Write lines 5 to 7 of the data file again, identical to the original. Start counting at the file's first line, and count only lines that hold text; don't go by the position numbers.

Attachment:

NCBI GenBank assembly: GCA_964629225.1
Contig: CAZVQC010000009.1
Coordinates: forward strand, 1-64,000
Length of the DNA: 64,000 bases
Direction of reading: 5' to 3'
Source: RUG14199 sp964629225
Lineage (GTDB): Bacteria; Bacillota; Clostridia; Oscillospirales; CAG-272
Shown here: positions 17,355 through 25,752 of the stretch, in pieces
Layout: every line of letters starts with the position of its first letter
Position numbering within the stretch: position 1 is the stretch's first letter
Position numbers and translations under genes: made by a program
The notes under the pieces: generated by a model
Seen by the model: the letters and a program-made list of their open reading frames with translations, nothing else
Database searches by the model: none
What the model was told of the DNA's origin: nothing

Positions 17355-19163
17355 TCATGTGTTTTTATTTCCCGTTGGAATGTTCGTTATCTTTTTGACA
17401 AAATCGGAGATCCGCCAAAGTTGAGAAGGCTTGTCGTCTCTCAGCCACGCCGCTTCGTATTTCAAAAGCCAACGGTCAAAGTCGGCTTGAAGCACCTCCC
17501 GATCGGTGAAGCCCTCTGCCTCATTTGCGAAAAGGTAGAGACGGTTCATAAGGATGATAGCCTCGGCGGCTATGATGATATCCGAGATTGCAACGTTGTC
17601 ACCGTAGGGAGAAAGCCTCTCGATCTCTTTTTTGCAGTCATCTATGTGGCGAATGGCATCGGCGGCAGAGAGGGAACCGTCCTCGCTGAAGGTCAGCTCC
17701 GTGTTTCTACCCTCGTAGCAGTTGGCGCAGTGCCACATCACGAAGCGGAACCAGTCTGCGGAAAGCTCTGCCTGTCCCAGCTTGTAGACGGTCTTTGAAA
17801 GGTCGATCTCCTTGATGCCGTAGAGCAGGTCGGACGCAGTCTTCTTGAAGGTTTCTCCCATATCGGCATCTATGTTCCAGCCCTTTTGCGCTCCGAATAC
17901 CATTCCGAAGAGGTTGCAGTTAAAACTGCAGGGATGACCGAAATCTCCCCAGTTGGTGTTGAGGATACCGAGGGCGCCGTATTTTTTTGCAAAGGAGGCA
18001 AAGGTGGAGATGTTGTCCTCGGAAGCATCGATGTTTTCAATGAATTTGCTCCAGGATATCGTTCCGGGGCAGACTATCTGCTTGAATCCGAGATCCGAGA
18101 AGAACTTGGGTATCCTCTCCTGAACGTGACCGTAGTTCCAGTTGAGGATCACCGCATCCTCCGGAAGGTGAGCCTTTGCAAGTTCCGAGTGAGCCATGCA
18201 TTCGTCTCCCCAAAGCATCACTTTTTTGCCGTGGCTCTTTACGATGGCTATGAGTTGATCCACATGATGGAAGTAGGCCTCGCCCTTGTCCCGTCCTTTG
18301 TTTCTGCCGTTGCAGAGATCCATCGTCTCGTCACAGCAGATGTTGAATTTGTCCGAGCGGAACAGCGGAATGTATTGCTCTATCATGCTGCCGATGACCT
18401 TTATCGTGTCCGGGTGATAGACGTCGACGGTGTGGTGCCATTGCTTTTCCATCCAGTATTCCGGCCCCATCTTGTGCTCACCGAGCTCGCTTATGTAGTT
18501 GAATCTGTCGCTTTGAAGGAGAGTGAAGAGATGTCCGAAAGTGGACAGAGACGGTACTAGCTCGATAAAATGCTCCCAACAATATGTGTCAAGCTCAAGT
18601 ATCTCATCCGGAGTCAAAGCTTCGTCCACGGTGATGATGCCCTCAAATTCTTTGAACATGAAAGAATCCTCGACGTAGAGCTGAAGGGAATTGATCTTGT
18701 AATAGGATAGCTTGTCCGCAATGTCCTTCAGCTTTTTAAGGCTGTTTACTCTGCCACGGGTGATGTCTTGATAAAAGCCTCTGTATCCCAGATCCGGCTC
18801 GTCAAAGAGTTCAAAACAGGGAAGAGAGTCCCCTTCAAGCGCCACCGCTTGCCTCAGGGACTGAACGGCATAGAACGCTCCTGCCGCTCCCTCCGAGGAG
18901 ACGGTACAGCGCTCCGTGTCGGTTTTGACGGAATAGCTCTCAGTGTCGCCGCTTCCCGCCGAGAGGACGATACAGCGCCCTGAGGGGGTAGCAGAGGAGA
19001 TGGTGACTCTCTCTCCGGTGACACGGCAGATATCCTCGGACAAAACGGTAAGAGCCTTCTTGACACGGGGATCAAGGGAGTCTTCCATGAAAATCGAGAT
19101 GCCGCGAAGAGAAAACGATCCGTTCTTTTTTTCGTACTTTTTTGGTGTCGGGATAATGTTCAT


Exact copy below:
Direction of reading: 5' to 3'
Source: RUG14199 sp964629225
Lineage (GTDB): Bacteria; Bacillota; Clostridia; Oscillospirales; CAG-272